Legislative Assembly for the ACT: 2012 Week 5 Hansard (2 May) . . Page.. 1892..
International Jazz Day
MRS DUNNE (Ginninderra) (6.44): Last Monday, 30 April was International Jazz Day. It was established last year by UNESCO to raise awareness in the international community of the virtues of jazz as an educational tool, a force for peace, unity, dialogue and enhanced cooperation amongst people. UNESCO's director-general, Irina Bokova, says in relation to International Jazz Day:
From its roots in slavery, this music has raised a passionate voice against all forms of oppression. It speaks a language of freedom that is meaningful to all cultures.
How does this relate to Canberra? Canberra has a vibrant jazz community, anchored in an educational program at the ANU School of Music and with a long history stretching back to Canberra's earliest days. The Canberra City Band, for example, while not playing jazz in the strict sense, embraces the jazz idiom and is Australia's oldest community concert band, established in 1925.
Many of Canberra's jazz musicians have gone on to enjoy a successful international career. Bass player Brendan Clarke, a graduate of the ANU School of Music, is an example. Born and bred in Canberra, Brendan is much sought after for jazz band rhythm sections and is featured on many jazz recordings. Another is cabaret and jazz singer and pianist Craig Schneider, who performed Rhapsody in Blue for his graduation recital at the School of Music, accompanied by no less than the Band of the Royal Military College, Duntroon. The RMC band itself is a fine example of our city's jazz heritage. The band is jealously guarded by the people of Canberra as its own because of its professionalism, versatility and accessibility. It celebrated its centenary just last year and this year released a double CD album to showcase that versatility.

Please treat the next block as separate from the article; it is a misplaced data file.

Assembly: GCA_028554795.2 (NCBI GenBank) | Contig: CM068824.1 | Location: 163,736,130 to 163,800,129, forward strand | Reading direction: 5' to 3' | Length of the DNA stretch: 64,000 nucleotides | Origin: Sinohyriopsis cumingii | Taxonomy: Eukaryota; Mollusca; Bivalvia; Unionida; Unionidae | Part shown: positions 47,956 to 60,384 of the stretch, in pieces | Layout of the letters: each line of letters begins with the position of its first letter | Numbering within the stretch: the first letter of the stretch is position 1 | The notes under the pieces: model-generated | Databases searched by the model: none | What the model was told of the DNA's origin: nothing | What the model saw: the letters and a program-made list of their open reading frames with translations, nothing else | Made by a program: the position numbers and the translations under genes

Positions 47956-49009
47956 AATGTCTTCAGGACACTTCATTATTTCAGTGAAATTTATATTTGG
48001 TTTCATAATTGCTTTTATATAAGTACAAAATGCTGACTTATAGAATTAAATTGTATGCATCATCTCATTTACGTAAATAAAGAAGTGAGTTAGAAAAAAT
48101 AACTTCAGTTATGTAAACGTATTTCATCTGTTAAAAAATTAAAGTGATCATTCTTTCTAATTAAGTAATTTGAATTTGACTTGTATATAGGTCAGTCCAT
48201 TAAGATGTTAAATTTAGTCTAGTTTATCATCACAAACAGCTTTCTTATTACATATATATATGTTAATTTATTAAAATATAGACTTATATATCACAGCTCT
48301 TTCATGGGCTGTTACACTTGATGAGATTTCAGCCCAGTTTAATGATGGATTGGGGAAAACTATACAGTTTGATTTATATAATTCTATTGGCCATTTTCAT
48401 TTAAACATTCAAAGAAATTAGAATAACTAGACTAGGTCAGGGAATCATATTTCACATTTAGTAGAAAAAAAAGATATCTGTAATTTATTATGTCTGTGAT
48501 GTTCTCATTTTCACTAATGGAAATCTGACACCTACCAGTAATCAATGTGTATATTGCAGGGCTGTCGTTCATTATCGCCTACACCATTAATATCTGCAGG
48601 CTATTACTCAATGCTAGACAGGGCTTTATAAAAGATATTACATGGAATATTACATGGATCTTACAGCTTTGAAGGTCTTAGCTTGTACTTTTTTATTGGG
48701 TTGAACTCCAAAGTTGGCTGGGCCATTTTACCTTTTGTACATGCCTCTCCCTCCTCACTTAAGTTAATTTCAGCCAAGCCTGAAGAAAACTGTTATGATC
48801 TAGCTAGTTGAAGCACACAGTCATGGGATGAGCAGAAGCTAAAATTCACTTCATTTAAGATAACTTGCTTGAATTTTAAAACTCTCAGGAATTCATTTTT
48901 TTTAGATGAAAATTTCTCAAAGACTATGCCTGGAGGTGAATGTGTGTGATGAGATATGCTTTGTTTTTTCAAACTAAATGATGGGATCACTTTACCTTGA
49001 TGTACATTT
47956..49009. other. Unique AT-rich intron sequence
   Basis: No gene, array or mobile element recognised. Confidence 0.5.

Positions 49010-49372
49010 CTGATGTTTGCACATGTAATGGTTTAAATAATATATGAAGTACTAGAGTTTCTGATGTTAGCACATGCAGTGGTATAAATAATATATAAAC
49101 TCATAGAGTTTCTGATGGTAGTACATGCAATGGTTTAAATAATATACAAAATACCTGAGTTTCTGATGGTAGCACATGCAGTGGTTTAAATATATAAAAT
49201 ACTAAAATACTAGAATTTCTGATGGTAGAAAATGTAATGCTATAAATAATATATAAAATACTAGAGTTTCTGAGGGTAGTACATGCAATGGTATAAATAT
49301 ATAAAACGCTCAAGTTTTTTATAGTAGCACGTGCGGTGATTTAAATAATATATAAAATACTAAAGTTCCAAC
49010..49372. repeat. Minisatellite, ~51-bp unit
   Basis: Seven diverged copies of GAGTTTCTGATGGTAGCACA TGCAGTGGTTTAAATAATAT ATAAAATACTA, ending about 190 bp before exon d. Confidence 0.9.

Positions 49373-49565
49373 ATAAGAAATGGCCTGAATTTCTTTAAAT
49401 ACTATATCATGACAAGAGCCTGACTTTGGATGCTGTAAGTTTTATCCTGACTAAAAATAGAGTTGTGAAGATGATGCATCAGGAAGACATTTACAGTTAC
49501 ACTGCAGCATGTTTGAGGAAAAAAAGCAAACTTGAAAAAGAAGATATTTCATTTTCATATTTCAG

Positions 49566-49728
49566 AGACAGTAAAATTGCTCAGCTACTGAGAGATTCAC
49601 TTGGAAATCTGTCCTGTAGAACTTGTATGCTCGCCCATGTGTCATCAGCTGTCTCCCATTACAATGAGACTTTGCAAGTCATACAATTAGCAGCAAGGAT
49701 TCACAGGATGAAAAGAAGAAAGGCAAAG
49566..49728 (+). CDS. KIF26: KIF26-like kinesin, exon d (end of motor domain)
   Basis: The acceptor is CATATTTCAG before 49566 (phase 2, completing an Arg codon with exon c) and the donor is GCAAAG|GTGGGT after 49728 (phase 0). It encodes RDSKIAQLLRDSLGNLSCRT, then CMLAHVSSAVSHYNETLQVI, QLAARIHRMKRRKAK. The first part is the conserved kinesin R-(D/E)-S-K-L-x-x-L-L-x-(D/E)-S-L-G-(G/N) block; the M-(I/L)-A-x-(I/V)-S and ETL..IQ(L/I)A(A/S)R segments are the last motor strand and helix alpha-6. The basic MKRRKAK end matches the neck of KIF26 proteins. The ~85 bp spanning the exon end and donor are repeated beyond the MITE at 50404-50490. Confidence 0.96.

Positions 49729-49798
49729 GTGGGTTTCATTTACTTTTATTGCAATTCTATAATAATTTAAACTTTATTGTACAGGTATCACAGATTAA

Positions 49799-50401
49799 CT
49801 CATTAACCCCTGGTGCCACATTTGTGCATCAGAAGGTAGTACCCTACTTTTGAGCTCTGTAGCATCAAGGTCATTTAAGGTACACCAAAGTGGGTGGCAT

The Canberra Jazz Club is another longstanding Canberra institution. It is very active in promoting jazz, especially local jazz. Its president, Margaret Moriarty, is a Canberra treasure and has led the society for many years. Indeed, the Canberra Jazz Club's events program regularly features well-known national and international jazz musicians who have their roots in Canberra, like sax player Niels Rosendahl, keyboardist Luke Sweeting, and drummer Mark Sutton.
My senior adviser would not forgive me if I did not mention bass player Eric Ajaye, an import from the United States but now claimed as a Canberran. Eric is a member of the jazz faculty at the School of Music. Apart from being a true gentleman in every sense, Eric works very hard to develop and promote young musicians. Eric has worked with brilliant pianist Michael Azzopardi, who recently returned from an extended stay in Europe, and the very fine drummer Chris Thwaite, both local artists. He established and leads the Commercial Band ensemble, made up of many students from the School of Music.
But Eric Ajaye is not the only member of the jazz faculty. Canberra is blessed with many other teachers and musicians with international careers—people like trumpeter